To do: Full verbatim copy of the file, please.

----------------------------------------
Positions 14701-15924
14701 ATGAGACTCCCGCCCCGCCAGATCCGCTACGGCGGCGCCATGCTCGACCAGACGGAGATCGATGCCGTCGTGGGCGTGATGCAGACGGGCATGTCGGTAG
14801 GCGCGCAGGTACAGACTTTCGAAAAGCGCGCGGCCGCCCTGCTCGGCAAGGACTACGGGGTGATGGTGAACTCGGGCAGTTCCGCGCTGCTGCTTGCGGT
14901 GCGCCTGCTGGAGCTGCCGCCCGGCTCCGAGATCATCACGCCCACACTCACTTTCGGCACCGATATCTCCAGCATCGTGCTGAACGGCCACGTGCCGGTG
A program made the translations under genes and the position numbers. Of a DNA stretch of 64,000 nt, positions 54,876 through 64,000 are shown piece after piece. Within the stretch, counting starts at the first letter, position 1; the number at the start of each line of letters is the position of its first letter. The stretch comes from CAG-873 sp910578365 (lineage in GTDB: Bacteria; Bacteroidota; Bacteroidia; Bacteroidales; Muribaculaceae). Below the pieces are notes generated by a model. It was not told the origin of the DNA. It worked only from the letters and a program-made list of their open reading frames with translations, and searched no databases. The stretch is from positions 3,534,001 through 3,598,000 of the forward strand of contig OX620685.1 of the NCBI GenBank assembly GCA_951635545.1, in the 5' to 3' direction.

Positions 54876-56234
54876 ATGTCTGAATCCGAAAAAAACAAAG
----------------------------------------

Positions 14701-15924
14701 ATGAGACTCCCGCCCCGCCAGATCCGCTACGGCGGCGCCATGCTCGACCAGACGGAGATCGATGCCGTCGTGGGCGTGATGCAGACGGGCATGTCGGTAG
14801 GCGCGCAGGTACAGACTTTCGAAAAGCGCGCGGCCGCCCTGCTCGGCAAGGACTACGGGGTGATGGTGAACTCGGGCAGTTCCGCGCTGCTGCTTGCGGT
14901 GCGCCTGCTGGAGCTGCCGCCCGGCTCCGAGATCATCACGCCCACACTCACTTTCGGCACCGATATCTCCAGCATCGTGCTGAACGGCCACGTGCCGGTG
A program made the translations under genes and the position numbers. Of a DNA stretch of 64,000 nt, positions 54,876 through 64,000 are shown piece after piece. Within the stretch, counting starts at the first letter, position 1; the number at the start of each line of letters is the position of its first letter. The stretch comes from CAG-873 sp910578365 (lineage in GTDB: Bacteria; Bacteroidota; Bacteroidia; Bacteroidales; Muribaculaceae). Below the pieces are notes generated by a model. It was not told the origin of the DNA. It worked only from the letters and a program-made list of their open reading frames with translations, and searched no databases. The stretch is from positions 3,534,001 through 3,598,000 of the forward strand of contig OX620685.1 of the NCBI GenBank assembly GCA_951635545.1, in the 5' to 3' direction.

Positions 54876-56234
54876 ATGTCTGAATCCGAAAAAAACAAAG